Dirty Water, No Panchayat Office in Narendra Modi's 'Ideal' Village

The residents of Nagepur were jubilant when their village was adopted by the prime minister under the Adarsh Gram Yojana. Two years on, little progress has been made.

Nagepur (Uttar Pradesh): In his first Independence Day speech in August 2014, Prime Minister Narendra Modi announced the Saansad Adarsh Gram Yojana. Under the scheme, each parliamentarian was to adopt up to three villages over five years and ensure their holistic development. Introducing the guidelines, he stressed on the participatory nature of the scheme.

On a visit to Nagepur, one of the four villages in Varanasi adopted by the prime minister himself, we found that more than two years later, much has been left to the beneficiaries alone. “Our village being adopted by the prime minister made national and international news, but nothing has happened here, officials come and leave without doing anything,” says Bainath Maur, a resident.

Parashnath Rajbar, the sarpanch of the village, says that 21 areas of development were charted out but most of them remain points on paper. The biggest grouse that the residents of Nagepur have is the lack of a drainage system. Their lanes are waterlogged, breeding insects and illnesses. The same contaminated water seeps into the wells, which are the primary source of water for many. Hand-pumps are the main source of water for the others. The village does not have piped water supply. According to the National Rural Drinking Water Programme (NRDWP) website, 93.5% of the water sources in the village are safe, but residents say that about 30-40% of the hand-pumps, installed under the NRDWP, spout dirty water. For a village at such a high risk of disease, there is no primary health centre or sub health centre either.

Education is yet another parameter of development that Nagepur does not fare well on. The high school in the village only offers classes up to Class 10. The only progress that has been made, according to Maur, is that an anganwadi (child care centre) has been constructed. Apart from the anganwadi, the village also got a statue of Ambedkar under the scheme; we also found that some work was underway for water supply.

The anganwadi, with its bright yellow walls painted with animals and cartoons, is an example of the kind of infrastructure, especially for education, that the village can have if the scheme sees the light of day. While the establishment of an anganwadi cannot be dismissed as a minor change, support systems like health centres and higher secondary schools are imperative for a child’s holistic development.

Electricity connections, an area of development that has been making national and international headlines lately, is also not a reality for everyone in the village. Over 50% of households in the village are yet to be electrified, according to household electrification data under the Saubhagya scheme.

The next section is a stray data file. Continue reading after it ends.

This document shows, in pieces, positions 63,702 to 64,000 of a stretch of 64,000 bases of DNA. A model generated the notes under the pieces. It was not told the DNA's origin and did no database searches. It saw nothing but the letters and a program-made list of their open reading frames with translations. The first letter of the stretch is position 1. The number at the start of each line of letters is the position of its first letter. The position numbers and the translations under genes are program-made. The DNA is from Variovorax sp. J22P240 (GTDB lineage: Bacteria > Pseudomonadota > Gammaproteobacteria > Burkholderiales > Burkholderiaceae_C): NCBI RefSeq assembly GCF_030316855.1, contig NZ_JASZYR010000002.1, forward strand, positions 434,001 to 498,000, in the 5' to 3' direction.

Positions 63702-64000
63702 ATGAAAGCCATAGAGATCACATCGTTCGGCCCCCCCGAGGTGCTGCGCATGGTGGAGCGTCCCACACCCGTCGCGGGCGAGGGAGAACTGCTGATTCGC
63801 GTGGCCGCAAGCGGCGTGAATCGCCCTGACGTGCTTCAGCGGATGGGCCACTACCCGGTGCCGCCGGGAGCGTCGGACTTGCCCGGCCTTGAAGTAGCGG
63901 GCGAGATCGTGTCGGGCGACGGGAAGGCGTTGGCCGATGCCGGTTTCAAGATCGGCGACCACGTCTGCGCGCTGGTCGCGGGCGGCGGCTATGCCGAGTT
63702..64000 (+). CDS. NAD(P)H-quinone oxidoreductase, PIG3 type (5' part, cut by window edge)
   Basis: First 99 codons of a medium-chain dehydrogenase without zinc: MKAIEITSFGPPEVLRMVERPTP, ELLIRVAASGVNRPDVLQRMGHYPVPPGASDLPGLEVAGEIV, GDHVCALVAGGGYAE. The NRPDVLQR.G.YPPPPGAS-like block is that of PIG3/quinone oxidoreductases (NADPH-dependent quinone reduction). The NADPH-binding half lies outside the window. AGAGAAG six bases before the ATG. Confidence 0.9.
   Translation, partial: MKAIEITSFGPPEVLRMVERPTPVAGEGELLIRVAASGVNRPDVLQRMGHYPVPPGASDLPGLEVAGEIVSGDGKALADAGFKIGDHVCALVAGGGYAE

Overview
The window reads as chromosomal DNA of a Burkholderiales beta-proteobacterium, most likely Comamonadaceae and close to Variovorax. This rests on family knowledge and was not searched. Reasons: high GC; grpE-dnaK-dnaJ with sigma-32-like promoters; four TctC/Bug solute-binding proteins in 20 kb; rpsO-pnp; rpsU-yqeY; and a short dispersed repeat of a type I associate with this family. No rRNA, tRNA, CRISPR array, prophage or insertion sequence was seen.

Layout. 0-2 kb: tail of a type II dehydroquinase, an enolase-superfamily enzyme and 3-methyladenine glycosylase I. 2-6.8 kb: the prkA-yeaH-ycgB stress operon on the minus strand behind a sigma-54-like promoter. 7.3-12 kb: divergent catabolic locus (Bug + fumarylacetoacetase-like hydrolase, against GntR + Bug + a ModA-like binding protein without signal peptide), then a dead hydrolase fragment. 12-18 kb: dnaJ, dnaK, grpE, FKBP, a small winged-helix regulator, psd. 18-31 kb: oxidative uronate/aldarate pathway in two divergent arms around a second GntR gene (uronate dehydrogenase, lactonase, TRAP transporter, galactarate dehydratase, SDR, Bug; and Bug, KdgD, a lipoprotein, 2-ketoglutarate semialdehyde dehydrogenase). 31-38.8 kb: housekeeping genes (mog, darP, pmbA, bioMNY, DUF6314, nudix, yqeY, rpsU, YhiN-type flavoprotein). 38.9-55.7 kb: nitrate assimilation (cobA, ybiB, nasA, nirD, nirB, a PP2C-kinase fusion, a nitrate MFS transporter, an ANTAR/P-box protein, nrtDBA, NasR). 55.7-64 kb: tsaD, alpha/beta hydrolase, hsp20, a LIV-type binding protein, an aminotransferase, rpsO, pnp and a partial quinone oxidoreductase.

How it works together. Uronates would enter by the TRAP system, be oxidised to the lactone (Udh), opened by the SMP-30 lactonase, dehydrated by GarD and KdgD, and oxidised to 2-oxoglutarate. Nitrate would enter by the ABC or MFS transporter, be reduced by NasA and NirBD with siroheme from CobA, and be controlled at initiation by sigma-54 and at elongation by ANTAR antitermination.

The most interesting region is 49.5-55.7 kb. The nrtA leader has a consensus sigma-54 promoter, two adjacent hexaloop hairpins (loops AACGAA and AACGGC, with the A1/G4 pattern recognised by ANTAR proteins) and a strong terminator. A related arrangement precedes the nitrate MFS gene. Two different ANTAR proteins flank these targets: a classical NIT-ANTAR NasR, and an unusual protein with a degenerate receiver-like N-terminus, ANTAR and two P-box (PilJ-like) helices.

Jayapur, the village Modi had adopted before Nagepur, received free electricity supply from a solar plant. However, authorities reportedly started charging the residents for the connection soon. In Nagepur too, a solar plant has been set up – but did it leave residents better off? Maur, on whose land part of the plant was installed, has not been fully compensated for the land or given enough remuneration for taking care of the plant. “I have received Rs 65,000 so far, although I have incurred expenses worth Rs 1,95,000,” he says. While the use of a renewable resource like solar energy to generate electricity is a commendable step, it is of little use if it leaves intended beneficiaries worse off.

We also found that there is no building for the panchayat to function out of. The panchayat plays a central role in the implementation of the Adarsh Gram Yojana, and in the development of any village. It is where the village comes together to discuss important social and developmental issues and take decisions. But if there is no panchayat building to begin with, how can the community even convene?

There have been reports of the scheme not having worked from different parts of the state and the country. The main reason being reported is the non-availability of a special fund for the scheme. MPs are expected to mobilise funds under existing rural development schemes like the MGNREGA and NRDWP. Corporate money, through CSR funds, can also be used, and these funds have been used in the adopted villages of Varanasi. In Nagepur, HDFC bank is the principal partner, along with civil society organisation Sahbhagi Shikshan Kendra, which is supported by the CSR initiative of the bank.

The other source of funds is the MPLADS (Member of Parliament Local Area Development Scheme). But an RTI on the use of this fund in the adopted villages of Varanasi found that the fund has not been used towards developmental work in these villages till date.

MPs are also expected to use their “political capital” to make existing schemes function better. Surely the prime minister’s political capital is unparalleled. Why has it not trickled down to Nagepur, then?

Video by Video Volunteers

Alankrita Anand is a member of the Video Volunteers editorial team.

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